And for the first time in my life, I wanted God’s blessing more than anything else. It wasn’t an act of desperation. I wasn’t a demand. It was a flat statement. Deep down in my soul I was giving in to the truth. I wanted God.
I wanted Him in my life and thought. I wanted to walk with Him every day, not just crisis days. I wanted to feel the power of the blessing Isaac had bestowed upon my hurting soul so many years ago.
But now I wanted that blessing to flood every corner of my being. Isaac couldn’t give me that. Nobody could. Only God. Only God could take away the bad memories and heal the soul scars. Only God could take away the guilt and fear and doubt. Only God could conquer the Jacob inside me.
And in that moment, He did.
The man said, “What is your name?”
You’re avoiding me, God.
That’s what I thought. But as soon as I spoke my name out loud, I knew what He was doing. He was giving me a new name. For the third time in my life, someone was playing the name game with me. This time the name was not given to mock or manipulate. How joyous it is when God does His work of love and mercy in your life.
“Your name will no longer be Jacob, but Israel.” The name Israel means “he who struggles with God.”
As I look back, I can see that the name summed up my old life, a constant struggle against others and God for my own selfish way. But that name also confirmed in me my newfound faith in God. The name declared me to be one who fights with, alongside of, God. God was no longer my foe. He no longer had to fight against me. Now He would fight with me, alongside of me, as my savior, ally, friend.
Notice that my name changed, not God’s. The change was in me. God had been on my side all along. Now my will, my heart, my life were open to Him.
I am glad God confronts us, does not let us wander away into the darkness. I’m so glad He will not let us self-destruct in our pride and selfishness. I’m so glad He pursues us until every last vestige of rebellion and greed and selfish desire is washed out of our soul.
I used to think that God’s best for me would come in the form of flocks and family. Now I understood that His best for me was a transforming grace that changed me from the inside out. It is not easy work, for Him or for us, but it is his best work.
I have often thought that if a person were to meet God on the road one day, and He were to introduce himself, he would say, “Shalom. My name is Love.” How else can you explain how a self-consumed person named Jacob can come face to face with God and leave being renamed Israel?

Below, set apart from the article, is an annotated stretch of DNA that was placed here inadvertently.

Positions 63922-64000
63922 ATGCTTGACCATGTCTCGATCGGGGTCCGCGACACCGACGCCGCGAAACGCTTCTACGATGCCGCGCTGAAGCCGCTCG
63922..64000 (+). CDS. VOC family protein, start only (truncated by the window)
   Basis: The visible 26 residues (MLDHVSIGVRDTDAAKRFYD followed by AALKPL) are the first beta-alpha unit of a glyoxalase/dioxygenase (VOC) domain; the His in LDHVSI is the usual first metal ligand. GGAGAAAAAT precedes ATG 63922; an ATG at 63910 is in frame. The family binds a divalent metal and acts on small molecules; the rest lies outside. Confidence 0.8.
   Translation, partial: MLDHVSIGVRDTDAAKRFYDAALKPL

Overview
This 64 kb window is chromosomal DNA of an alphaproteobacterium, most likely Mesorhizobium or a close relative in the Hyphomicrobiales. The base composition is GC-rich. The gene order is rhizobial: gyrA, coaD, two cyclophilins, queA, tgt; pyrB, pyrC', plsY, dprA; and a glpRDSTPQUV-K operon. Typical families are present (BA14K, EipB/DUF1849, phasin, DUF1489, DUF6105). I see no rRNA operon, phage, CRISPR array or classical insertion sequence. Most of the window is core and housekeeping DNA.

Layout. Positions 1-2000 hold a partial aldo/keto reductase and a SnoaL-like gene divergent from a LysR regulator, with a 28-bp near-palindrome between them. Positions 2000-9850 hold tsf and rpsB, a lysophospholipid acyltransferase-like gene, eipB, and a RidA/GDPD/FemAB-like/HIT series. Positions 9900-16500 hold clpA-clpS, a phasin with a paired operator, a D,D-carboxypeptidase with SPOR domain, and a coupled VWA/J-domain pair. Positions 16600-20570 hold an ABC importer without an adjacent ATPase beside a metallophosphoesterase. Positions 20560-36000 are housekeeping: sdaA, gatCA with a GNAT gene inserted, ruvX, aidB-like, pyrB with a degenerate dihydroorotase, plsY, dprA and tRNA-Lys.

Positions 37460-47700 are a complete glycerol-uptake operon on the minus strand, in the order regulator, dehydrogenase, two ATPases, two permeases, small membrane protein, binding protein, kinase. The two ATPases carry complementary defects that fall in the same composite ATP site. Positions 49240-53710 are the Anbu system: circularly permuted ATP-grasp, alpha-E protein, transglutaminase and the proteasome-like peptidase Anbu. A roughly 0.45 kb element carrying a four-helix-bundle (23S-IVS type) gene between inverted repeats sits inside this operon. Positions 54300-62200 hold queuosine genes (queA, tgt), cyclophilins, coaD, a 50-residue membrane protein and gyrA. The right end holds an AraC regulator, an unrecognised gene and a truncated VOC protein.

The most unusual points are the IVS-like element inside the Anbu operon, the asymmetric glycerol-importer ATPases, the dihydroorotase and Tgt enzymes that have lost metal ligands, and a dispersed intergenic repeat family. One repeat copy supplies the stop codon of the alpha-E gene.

He waits patiently as the fires of passion, greed and destruction and the fires of life just burn away our stubborn wills and reduce us to helplessness. Then, instead of leaving us to die, He gently calls us to Himself in the moment we can no longer resist His help, when we realize He is the only one who can help.
That is patience, indeed.
Patience, wisdom, mercy, grace and love.
Questions for Reflection:
- Despite his distance from God, Jacob prayed to God throughout his life. His spiritual journey can be traced through his prayers. Look at your prayer life. When and how do you talk to God? What does it tell you of your progress toward genuine faith?
- As objectively as possible, consider the pros and cons of surrendering yourself to God without holding back. Will this bring you peace and freedom? Is there a better way to deal with the circumstances of your life?
Follow Jacob’s journey as he finds God by checking out all of the Jacob Journal entries.
About the Author
The 21st century author of this journal is Mike Baird, PhD, retired professor of Christian studies. The ideas and insights found here come from a life lived, not from a fantasy world. It is his prayer that you will see yourself mirrored in some of Jacob’s struggles and decisions, and that you will discover the timeless spiritual resources which Scripture and the Holy Spirit speaking through it have made available to us.
Dr. Baird originates from Glendale, AZ. He received his BA at Grand Canyon College (now GCU). His MDiv and PhD were completed at Southwestern Baptist Theology Seminary, Fort Worth, TX (Go Cowboys!). He and his wife have three children and five grandchildren.
He has enjoyed teaching college students for the last 35 years. He is a member of First Southern Baptist Church, where he teaches a Bible study class on Sunday mornings and sings in the choir.
What he has enjoyed greatly over the years is participating in the Ethington Theatre Series as a guest actor. He has been in 27 productions, his favorites being the Shakespeare productions.
He encourages students to use their time at GCU to clarify and sharpen their sense of calling. You are here to equip for the work of the Kingdom. Don’t squander the opportunity.
The views and opinions expressed in this article are those of the author’s and do not necessarily reflect the official policy or position of Grand Canyon University. Any sources cited were accurate as of the publish date.